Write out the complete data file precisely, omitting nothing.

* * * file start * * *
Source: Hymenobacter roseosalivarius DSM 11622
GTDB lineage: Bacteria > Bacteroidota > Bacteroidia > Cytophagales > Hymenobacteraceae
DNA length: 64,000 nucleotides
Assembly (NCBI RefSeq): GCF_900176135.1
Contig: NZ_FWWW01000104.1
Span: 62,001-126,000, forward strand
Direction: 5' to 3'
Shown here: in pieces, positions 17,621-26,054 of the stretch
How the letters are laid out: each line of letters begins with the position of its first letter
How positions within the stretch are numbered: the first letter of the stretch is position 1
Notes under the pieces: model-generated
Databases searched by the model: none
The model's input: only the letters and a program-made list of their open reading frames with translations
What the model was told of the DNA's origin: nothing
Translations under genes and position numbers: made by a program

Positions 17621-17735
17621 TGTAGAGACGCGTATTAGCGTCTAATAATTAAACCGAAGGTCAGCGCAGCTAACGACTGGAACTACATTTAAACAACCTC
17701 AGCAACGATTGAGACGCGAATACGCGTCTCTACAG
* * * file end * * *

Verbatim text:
Source: Hymenobacter roseosalivarius DSM 11622
GTDB lineage: Bacteria > Bacteroidota > Bacteroidia > Cytophagales > Hymenobacteraceae
DNA length: 64,000 nucleotides
Assembly (NCBI RefSeq): GCF_900176135.1
Contig: NZ_FWWW01000104.1
Span: 62,001-126,000, forward strand
Direction: 5' to 3'
Shown here: in pieces, positions 17,621-26,054 of the stretch
How the letters are laid out: each line of letters begins with the position of its first letter
How positions within the stretch are numbered: the first letter of the stretch is position 1
Notes under the pieces: model-generated
Databases searched by the model: none
The model's input: only the letters and a program-made list of their open reading frames with translations
What the model was told of the DNA's origin: nothing
Translations under genes and position numbers: made by a program

Positions 17621-17735
17621 TGTAGAGACGCGTATTAGCGTCTAATAATTAAACCGAAGGTCAGCGCAGCTAACGACTGGAACTACATTTAAACAACCTC
17701 AGCAACGATTGAGACGCGAATACGCGTCTCTACAG